Angry Reader of the Week: Arthur Dong

"I was born in the same hospital as Bruce Lee..."

Greetings, good people of the internet. It is time, once again, to meet the Angry Reader of the Week, spotlighting you, the very special readers of this website. Over the years, I've been able to connect with a lot of cool folks, and this is a way of showing some appreciation and attention to the people who help make this blog what it is. This week's Angry Reader is Arthur Dong.

Who are you?

Arthur Dong, 曾奕田

What are you?

Father of a teenaged son.

Where are you?

In transition from four decades of media production into work as an author. Even so, I'm on the lookout for inspiration to embark on a new film.

Where are you from?

I was born in the same hospital as Bruce Lee, at the Chinese Hospital in San Francisco Chinatown. My parents were farmers from the Toisan region of China; my father immigrated to America as a paper son and my mom entered as a war bride after World War II. I spent the first month of my life in a Chinatown apartment, and then we moved to nearby North Beach into a flat near the epicenter of 1950s beat culture. So I was around beat-era artists and poets, and heard jazz coming out of the coffee shops and bars in the neighborhood. Although my early upbringing was Chinese-centric, I was aware of this other world. And in the 1960s, I gravitated towards the civil rights and anti-war movements, and then the psychedelic counterculture that broke out in the city's Haight Ashbury. By 1970, I was immersed in the exploding gay community. That's where I'm from, for starters.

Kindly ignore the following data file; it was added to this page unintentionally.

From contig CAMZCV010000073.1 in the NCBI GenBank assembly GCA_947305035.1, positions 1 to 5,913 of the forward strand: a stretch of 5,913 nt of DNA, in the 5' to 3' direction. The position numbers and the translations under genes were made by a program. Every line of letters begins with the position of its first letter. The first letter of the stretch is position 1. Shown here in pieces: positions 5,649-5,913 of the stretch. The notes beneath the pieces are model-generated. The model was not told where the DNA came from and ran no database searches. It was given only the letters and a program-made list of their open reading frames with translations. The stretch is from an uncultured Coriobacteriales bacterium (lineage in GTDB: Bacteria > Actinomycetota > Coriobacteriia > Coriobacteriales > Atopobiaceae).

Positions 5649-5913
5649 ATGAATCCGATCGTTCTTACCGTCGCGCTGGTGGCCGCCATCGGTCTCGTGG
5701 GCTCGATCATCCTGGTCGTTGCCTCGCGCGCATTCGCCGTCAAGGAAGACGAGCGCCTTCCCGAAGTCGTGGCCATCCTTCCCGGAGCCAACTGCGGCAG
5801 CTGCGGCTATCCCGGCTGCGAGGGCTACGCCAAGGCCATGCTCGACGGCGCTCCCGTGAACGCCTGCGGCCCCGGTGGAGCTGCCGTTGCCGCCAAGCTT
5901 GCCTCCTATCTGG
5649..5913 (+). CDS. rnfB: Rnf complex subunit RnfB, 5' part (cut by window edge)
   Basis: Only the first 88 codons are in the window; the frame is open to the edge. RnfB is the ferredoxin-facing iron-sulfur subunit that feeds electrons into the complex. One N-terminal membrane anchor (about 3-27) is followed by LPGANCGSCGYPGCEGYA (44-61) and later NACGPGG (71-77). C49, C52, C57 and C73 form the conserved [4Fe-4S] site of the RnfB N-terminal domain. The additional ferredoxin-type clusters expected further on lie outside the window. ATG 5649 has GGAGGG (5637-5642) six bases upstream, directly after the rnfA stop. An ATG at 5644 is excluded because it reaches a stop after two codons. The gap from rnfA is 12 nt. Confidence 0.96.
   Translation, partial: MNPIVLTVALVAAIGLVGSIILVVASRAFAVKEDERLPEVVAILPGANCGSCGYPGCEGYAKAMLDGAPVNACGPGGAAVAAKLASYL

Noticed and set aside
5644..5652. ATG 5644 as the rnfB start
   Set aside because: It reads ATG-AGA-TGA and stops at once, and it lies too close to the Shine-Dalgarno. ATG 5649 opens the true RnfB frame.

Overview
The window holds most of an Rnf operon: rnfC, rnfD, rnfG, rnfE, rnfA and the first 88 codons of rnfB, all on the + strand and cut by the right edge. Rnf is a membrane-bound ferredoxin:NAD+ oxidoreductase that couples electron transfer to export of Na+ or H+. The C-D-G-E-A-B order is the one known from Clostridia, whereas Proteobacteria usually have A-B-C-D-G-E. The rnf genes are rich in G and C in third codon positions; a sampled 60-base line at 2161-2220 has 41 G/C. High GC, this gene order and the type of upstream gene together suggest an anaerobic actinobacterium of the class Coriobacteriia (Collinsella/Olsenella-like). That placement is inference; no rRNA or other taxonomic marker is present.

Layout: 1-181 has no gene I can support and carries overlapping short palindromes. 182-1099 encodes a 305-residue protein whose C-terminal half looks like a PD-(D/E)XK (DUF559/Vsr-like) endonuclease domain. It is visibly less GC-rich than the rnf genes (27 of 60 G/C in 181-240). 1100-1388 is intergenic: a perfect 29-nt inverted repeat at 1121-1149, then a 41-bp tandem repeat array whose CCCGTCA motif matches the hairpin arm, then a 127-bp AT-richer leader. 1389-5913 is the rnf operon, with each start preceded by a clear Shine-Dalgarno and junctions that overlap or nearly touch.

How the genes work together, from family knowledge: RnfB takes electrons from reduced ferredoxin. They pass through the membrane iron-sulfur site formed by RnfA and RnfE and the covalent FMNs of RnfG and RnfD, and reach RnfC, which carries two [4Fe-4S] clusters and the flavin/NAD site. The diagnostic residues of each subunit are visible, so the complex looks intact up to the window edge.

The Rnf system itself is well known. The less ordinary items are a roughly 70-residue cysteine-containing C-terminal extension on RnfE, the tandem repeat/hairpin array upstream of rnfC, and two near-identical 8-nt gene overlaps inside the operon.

What do you do?

I've just published my second book, Hollywood Chinese: The Chinese in American Feature Films. It's a coffee table book that's an expansion of my documentary film. It's also an illustrated companion to the film, jammed with over 500 images, largely from my archive of movie memorabilia I've collected since I was a kid. Yeah, I'm a film buff, starting from as early as I can remember when my parents took me to the five movie theaters in Chinatown every week to see Chinese films. As a teen, my tastes in films broadened to include Hollywood classics, including Busby Berkeley musicals, and I became a fan of Jean Harlow and Greta Garbo.

My first book, Forbidden City, USA: Chinatown Nightclubs, 1936-1970, was similar to the Hollywood Chinese book insomuch that it was based on another documentary of mine, and is also a coffee table book with over 400 images from my collection of Chinatown nightclubs ephemera. The origins of the Forbidden City film, and the book, started with a childhood memory of walking in downtown San Francisco, on the edge of Chinatown, and discovering the Forbidden City nightclub with its display of Asian American performers in full western-style nightclub costumes.

Prior to books, I made films that centered on Asian American and LGBTQ stories and issues; you can check them out, and my books and other works, on my website.

If you've read this far, you'll notice I collect stuff (academics call it research). It begins for personal pleasure, but I've also been commissioned to curate exhibits based on my collections, including Flower Drum Song-themed LPs from the 1960s, Chinatown nightclubs memorabilia, and Hollywood Chinese ephemera, some of which are now on display at the Formosa Cafe in West Hollywood. Being a curator isn't something I'd imagine doing, so it's a bit of a surprise to me -- but maybe it's not totally unexpected: the creative process for exhibitions aligns with my penchant for stories, but instead of a flat screen or pages of a book, it's storytelling in a three-dimensional space where the audience is free to roam.

What are you all about?

Finding untold histories, with mindfulness for the oft-hidden intersection of LGBTQ+ and Asian peoples.

What makes you angry?

In alpha order: Dishonesty, hypocrisy, lies, religious dominance, and too many isms to list here.

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